On courageous judicial reasoning and Sri Lanka’s ICCPR Act
This week’s order of the Colombo High Court granting bail to comedian Nathasha Edirisooriya imprisoned under Section 3(1) of the much abused International Covenant on Civil and Political Rights (ICCPR Act, 2007) for commenting ‘disrespectfully’on Buddhism, is a fine example of legal rectitude if not basic judicial commonsense.
Understanding the limits of the law
The pages of the court order must be pinned up high in the offices of Sri Lanka’s police command throughout the land. Perhaps (and only half in jest), this may be the first act of the hopefully-to-be extended Inspector General of Police which may mercifully see an end to nasty quarrels over succession by subordinates marked only by their extraordinarily bad human rights records and kowtowing to politicians.
But to return to the focus of this column, the ICCPR Act has been recklessly and ridiculously used in Edirisooriya’s case and many others for purposes that are completely contrary to its aim. To be clear, that is an entirely different matter from the question as to whether the impugned remarks qualifies as good humour or not. As subjectively assessed, the remarks were tasteless at best and crude at worst. Even so, it was not the quality of comedy that was on trial.
What the High Court found fault with, in a lengthily reasoned order, was the subversion of Section 3(1) of the ICCPR Act. That Section unambiguously sets out the elements of the offence, prohibiting the propagation of war or the advocacy of national, racial or religious hatred which constitutes incitement to discrimination, hostility or violence. It is the caveat of ‘incitement’ that is key to its operation.
Difference between ‘offensive’ comments and incitement
Following an exhaustive examination of the material before the Court, the High Court concluded that no such incitement had been found on the facts. The remarks by Edirisooriya had evoked laughter among the audience and that the manner in which the arrest had taken place constituted a ‘serious problem.’ A laudable legal distinction was found between making derogatory comments in relation to any one group or religion and the ‘incitement of discrimination, hostility or violence.’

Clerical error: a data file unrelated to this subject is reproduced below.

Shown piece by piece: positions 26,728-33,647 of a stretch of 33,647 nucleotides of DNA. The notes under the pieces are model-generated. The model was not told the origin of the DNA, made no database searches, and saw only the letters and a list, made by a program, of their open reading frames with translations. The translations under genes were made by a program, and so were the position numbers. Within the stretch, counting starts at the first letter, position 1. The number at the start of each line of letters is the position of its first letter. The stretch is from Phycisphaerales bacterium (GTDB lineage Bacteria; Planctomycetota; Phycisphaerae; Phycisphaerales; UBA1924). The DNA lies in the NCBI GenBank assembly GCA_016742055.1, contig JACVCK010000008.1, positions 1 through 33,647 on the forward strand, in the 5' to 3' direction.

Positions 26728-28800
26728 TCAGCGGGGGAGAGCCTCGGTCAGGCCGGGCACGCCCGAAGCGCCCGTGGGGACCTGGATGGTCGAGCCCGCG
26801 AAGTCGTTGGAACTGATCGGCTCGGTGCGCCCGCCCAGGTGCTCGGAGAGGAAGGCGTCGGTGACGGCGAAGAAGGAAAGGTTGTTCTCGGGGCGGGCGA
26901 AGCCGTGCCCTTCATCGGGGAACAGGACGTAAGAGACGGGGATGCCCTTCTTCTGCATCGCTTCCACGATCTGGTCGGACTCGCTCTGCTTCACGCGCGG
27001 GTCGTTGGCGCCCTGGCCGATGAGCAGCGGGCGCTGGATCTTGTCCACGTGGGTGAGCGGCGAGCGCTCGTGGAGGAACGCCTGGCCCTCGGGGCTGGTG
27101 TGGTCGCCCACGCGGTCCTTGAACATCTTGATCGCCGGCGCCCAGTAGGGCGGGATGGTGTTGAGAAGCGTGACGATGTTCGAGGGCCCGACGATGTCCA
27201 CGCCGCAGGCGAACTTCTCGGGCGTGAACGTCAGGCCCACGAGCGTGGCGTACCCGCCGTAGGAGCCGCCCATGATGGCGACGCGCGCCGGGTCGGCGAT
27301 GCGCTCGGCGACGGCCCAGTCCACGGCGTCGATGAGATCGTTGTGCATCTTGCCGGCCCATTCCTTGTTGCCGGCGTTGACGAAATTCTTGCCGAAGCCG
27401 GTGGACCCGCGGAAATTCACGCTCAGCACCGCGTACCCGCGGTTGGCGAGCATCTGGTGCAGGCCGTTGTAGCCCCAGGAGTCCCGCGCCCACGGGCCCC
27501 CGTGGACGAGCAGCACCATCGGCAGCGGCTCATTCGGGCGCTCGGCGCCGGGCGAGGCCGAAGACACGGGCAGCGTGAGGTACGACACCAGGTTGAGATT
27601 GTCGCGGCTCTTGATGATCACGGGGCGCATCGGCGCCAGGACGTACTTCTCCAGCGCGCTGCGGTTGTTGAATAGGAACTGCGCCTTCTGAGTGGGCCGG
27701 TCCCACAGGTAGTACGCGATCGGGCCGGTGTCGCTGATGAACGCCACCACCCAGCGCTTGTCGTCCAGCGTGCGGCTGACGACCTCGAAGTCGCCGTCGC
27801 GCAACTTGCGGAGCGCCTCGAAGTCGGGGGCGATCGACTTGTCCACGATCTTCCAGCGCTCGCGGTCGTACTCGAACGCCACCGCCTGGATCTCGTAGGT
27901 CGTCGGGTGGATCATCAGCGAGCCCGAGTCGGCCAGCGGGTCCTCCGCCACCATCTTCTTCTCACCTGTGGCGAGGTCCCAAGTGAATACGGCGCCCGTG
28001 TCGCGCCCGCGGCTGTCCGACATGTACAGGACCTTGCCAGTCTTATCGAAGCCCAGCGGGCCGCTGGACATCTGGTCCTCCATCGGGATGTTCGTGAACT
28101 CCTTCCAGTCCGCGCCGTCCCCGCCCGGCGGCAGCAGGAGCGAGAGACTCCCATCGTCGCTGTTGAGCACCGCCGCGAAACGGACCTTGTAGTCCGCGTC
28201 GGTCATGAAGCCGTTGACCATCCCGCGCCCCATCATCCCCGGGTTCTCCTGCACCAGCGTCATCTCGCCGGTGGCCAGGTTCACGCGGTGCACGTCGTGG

This was the same test as when an arrest takes place under Sections 291 (A) and (B) of the Penal Code (inter alia, uttering words with deliberate intent to wound/insult religious feelings). In an interestingly terse judicial reminder, High Court judge Aditya Patabendige noted that purely because a complaint is lodged by an influential person’, law enforcement officers are not mandated to automatically arrest in the first instance. Rather, they have to apply their mind as to whether the elements of the offence have been established.
A specific element is if malicious intent is evidenced. The absence of the application of these legal standards was held by the High Court to be an ‘exceptional circumstance’ which, under Section 3(4) of the ICCPR Act, qualified the granting of bail in the circumstances of the case. The police was also enjoined to look at the purpose of Parliament in enacting the Act and international norms relevant thereto. The reference to international norms is particularly pertinent.
Relevant legal tests to be applied
The Court refers to international texts that explain the context of Section 3(1) as reflecting Article 20 of the United Nations Covenant on Civil and Political Rights, the Covenant). The Court refers to the UN Human Rights Committee’s General Comment No 11 (1983) and the Rabat Declaration (2013) which detailed a six-part legal test to determine if there is ‘incitement.’ Applying these tests, it is concluded that in no sense were the remarks aimed against the ‘Buddhist population’ with intent to cause hostility.
Apart from these, one text that may also have been placed before the Court is General Comment No 34 (2011). Here the Committee had pointed out that Article 20 should not be used by any country to ‘prevent or punish criticism of religious leaders or commentary on religious doctrine or tenets of faith (see para 48). These norms have generally guided international law in being exceptionally careful in restricting freedom of expressionp on the basis of ‘offensive speech.’